My background - I currently own the Canon 10x42 IS L binos bought when they first came out (and have a love-hate relation with them), the Canon 10x30 IS II and Zeiss 8x42 Victory SF, and have briefly owned the 8x25 IS and the 12x36 IS binos.

Before I describe my personal reaction to the binos (very mixed), I have comments & questions about what is Canon up to with these binos.

The 10x32 IS, 12x32 IS and 14x32 IS were all announced in August 2017. They appear to share the same body (with different eyepieces?). The 12X, and in particular the 14X binos, seem mainly to be of interest to astronomy fans. The 10x32 IS is the one that would seemingly have the most appeal to birdwatchers.

However, in the U.S. I could find no vendors that cater specifically to birdwatchers that carry any of these new Canon IS binos. (Eagle Optics used to carry Canon, but sadly, they closed their business.) Even more remarkably, I could find no reviews by birdwatchers of these binos. The only review I found of the 10x32 IS was on an astronomy website (https://www.cloudynights.com/topic/586499-canon-launch-3-new-is-binos/page-2) where most of the discussion turned to the 14x32 IS model. There are no reviews of this bino on the B&H Photo, Adorama, Amazon or Canon USA websites. After being on the market for more than a year, no reviews and not even any comments. Huh?

Canon released the 10x32 IS binos with an MSRP in the US of $1,349 and the Canon USA website still lists them at that price. Adorama lists them for $999, Amazon lists them at $899. I bought them last week when B&H Photo had the binos as part of a Flash sale for $899. Then yesterday, I saw B&H just dropped the price to $849 ("limited supply at this price").

Which makes me wonder, are the 10x32 IS binos being discontinued? Is there going to be a replacement?

Now, some comments about why they might/should be replaced IMHO.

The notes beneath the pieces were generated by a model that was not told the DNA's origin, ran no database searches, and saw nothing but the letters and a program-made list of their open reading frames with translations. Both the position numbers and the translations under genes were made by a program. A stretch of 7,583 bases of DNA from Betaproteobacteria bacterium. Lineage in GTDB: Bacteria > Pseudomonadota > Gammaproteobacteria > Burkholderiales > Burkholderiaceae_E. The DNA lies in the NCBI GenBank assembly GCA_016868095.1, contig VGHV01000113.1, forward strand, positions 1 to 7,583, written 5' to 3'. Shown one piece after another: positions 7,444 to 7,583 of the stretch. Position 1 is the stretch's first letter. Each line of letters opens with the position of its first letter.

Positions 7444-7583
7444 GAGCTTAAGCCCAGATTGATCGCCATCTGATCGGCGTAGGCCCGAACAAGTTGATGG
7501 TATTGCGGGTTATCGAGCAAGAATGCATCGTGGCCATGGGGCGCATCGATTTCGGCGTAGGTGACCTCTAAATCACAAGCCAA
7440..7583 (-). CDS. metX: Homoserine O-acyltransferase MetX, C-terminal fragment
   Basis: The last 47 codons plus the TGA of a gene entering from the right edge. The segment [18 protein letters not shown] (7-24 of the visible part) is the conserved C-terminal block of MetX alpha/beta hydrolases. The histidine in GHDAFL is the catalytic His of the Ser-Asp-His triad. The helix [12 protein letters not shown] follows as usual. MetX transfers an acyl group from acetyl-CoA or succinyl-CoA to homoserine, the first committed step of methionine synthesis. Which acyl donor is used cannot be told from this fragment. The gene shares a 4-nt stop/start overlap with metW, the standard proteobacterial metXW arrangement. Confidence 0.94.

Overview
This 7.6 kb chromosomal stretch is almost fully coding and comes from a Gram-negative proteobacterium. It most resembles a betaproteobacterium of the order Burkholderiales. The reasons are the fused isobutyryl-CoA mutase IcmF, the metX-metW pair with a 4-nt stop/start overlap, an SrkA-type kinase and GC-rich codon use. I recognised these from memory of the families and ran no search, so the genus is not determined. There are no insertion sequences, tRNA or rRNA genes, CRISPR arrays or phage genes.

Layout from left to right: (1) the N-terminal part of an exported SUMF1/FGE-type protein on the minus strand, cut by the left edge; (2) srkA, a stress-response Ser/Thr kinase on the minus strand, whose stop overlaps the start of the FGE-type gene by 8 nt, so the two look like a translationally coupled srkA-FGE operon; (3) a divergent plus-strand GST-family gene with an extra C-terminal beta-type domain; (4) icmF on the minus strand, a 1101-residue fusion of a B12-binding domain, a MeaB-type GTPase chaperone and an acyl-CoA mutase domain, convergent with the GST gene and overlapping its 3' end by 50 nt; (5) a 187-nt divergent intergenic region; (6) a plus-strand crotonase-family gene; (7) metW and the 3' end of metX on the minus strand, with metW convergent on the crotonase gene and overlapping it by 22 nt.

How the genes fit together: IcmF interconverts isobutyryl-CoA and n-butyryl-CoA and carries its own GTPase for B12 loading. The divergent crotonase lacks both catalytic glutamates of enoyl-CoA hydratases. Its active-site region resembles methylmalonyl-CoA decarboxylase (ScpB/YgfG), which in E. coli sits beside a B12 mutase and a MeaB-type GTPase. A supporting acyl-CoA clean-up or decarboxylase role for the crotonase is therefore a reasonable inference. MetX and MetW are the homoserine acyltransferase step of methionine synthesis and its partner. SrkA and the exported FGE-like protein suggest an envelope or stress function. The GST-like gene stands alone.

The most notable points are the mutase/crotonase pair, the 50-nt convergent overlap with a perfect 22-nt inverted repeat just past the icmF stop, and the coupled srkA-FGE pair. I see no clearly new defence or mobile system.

1) The eyecups are huge and terrible. When pulled out they press up against my nose (and anyone's I assume) yet do not block outside light or wind very effectively. I think must folks will fold down he eyecup and not use them.

2) poor location of the IS buttons - on the 10x30 IS II and the 10x42 IS L the IS button is located on top of the bino in front of the focusing wheel, so it is easy to have one's index finger on the focusing wheel and one's 3rd finger on the IS button. However, on the 10x32 IS, the IS buttons are on the top right edge of the right tube. For me (I have large hands), it is very hard, almost impossible to have my index finger on the focusing wheel and still press either IS button with another finger. In theory I could curl my 3rd or 4th finger under to reach back to press the IS button, but in practice I tend to have to take my finger off the focusing, and often look down to find the IS button. To hold the binos so one finger naturally rests on the IS buttons, I have to swing my arm around under the bino so it is nearly vertical, which may be more stable, but should not been the only option.

3) At least my copy of the binos seem to have a vertical collimation problem. The image through the right lens is misaligned significantly above the image through the left lens. This effect persists no matter how i adjust the inter-pupilary distance. I wonder whether this is an issue for all Canon IS binos, but I will open a new thread on that.

4) The good news is that the IS is stunningly effective. The "regular" IS works very well, and the Power IS makes it seem the bino is on a tripod. Compared to my experience with the other Canon IS binos, the 10x32 IS was much more effective.

5) Contrast and vibrance - the biggest happy surprise was how vibrant and high contrast the view is through these binos. The image really pops. Compared to my very highly rated Zeiss binos, the images are more contrasty and more vibrant....which may be unnatural, but is eye-candy to me (much like vibrant Fujichrome vs. more natural Kodachrome).

6) Resolution/sharpness, Very impressive.

Anybody know more about these binos?

https://www.cloudynights.com/topic/586499-canon-launch-3-new-is-binos/?p=8197476
 

Binastro

Well-known member
My thoughts are that Canon just wanted to sell more expensive binoculars than the reasonably priced previous models.

Sometimes designers or executives just invent change to justify their jobs, even when no change is needed.

The Canon 10x30 IS Mk II that I have is tripod steady with the IS on.

The sample discussed above seems to be out of collimation and needs fixing.
 

NDhunter

Experienced observer
United States
Jim:
It seems Canon has a very small market selling the IS binoculars, you have studied this well.

Your experience seems extensive with these, and now your report on the new model is not good.

I would return it, and don't look back.


Jerry